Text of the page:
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Restitution

Italy gets antiquities back from Boston Museum of Fine Arts

The museum bought in good faith, but was shown evidence that they had left Italy illicitly

Thirteen Roman and Greek antiquities returned to Italy by the Museum of Fine Arts in Boston (MFA) were recently on display at the National Museum in Rome. The works, which include a life-sized marble statue of Emperor Hadrian’s wife Sabina, 11 painted vases and a stone bas relief, were sent to Italy following an agreement signed by Italian culture minister Francesco Rutelli and MFA director Malcolm Rogers on 28 September.

The restitution follows agreements earlier this year between Italy and the Metropolitan Museum in New York (which has agreed to return 21 objects) and the J. Paul Getty Museum in Los Angeles, which has yet to announce which works it will return.

Unlike the arrangement with the Metropolitan, under the terms of its agreement with Italy, the MFA will not receive loans of replacement objects. Instead, Italy will lend a single object, yet to be named, that will take the place of the statue of Sabina. Italy will also lend to forthcoming MFA shows on the art of Venice and Naples.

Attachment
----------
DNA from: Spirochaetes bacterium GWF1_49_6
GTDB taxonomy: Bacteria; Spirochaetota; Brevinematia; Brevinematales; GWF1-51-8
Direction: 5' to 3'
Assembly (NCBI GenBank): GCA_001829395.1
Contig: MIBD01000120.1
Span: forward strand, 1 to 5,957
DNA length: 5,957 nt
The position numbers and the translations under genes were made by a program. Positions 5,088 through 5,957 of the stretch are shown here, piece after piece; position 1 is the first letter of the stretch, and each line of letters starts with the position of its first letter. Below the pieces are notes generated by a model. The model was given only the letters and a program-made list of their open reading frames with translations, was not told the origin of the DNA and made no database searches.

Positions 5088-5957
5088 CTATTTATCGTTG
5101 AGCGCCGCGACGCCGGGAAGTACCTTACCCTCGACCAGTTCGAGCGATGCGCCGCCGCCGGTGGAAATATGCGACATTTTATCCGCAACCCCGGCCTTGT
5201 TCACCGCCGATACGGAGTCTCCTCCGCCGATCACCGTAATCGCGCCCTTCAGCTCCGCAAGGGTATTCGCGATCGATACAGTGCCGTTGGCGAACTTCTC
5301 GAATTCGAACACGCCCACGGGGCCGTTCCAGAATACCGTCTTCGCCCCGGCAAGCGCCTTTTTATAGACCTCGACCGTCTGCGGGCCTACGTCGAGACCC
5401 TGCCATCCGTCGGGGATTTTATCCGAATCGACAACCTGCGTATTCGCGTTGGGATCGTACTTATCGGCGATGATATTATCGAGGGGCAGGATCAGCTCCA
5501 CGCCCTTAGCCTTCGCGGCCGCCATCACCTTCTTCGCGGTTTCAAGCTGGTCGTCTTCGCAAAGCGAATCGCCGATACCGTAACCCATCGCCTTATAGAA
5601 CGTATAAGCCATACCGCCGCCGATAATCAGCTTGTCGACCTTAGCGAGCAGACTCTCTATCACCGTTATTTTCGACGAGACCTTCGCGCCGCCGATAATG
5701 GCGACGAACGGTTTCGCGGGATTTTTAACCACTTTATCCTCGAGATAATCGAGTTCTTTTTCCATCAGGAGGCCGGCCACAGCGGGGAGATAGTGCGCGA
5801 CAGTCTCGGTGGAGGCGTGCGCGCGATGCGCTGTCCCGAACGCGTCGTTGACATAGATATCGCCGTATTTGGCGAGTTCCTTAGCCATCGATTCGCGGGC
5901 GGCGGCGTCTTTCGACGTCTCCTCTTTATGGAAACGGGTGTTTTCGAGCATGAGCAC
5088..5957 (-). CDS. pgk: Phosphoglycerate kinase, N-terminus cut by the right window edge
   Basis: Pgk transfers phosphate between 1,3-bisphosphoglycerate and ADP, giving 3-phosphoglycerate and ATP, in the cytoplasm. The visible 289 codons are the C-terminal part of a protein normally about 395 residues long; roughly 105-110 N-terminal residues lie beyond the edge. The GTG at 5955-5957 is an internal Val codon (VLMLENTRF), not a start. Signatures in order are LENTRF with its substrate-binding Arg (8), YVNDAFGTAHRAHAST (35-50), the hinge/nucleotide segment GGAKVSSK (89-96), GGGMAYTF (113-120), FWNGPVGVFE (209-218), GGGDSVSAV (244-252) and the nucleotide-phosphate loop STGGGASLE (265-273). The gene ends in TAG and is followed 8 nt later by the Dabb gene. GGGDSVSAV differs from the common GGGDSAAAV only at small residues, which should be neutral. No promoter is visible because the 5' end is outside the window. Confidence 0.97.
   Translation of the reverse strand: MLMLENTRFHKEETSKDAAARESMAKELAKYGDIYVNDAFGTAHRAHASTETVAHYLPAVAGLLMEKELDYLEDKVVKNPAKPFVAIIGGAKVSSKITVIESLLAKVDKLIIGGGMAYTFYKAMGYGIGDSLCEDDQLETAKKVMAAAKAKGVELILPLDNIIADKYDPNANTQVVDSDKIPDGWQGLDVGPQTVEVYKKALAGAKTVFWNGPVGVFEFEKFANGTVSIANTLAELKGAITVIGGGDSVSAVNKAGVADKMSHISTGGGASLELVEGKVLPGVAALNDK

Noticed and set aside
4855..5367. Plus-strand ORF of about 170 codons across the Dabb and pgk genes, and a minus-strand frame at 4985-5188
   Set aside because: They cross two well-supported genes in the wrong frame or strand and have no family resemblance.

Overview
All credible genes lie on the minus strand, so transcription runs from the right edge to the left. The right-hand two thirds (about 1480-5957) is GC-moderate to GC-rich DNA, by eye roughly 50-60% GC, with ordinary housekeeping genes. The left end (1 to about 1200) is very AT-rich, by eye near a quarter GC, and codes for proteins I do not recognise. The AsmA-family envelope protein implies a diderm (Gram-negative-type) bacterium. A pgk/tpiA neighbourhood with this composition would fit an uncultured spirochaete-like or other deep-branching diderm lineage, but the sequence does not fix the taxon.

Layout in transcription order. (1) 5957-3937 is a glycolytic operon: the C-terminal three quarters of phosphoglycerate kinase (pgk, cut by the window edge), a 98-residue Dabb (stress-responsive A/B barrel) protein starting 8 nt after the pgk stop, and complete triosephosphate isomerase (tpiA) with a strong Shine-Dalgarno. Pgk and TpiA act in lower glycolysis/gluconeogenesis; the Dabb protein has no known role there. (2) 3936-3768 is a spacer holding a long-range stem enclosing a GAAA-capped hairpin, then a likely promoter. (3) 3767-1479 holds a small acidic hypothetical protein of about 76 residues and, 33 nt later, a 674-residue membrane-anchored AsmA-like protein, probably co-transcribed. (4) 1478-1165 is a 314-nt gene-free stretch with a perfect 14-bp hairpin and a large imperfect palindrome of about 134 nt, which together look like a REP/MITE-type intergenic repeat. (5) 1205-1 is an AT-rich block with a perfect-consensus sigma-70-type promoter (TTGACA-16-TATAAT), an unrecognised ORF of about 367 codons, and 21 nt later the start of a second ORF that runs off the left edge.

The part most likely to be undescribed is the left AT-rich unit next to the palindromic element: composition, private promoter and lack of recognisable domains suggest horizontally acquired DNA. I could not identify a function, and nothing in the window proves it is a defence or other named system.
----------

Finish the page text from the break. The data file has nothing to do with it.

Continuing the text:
The agreement also “establishes a process by which the MFA and Italy will exchange information with respect to the museum’s future acquisitions of Italian antiquities”, and “envisages collaboration in the areas of scholarship, conservation, archaeological investigation and exhibition planning”.

Mr Rogers says that the museum acquired the objects in good faith, but Italian authorities presented evidence that they had been taken out of Italy in contravention of a 1939 law that requires antiquities be turned over to the state. (The Italians have pursued dozens of other objects acquired by the museum, but failed to produce compelling evidence.) The museum acquired the pieces from dealers or by donation between 1971 and 1999. Many had passed through the hands of the US Paris-based dealer Robert Hecht, who is on trial in Rome along with the Getty’s former antiquities curator Marion True on charges of trafficking in looted antiquities.

The statue of Hadrian’s wife Sabina had been acquired from Zurich dealer Fritz Bürki through Mr Hecht in 1979.

Originally appeared in The Art Newspaper as 'Italy gets antiquities back from Boston'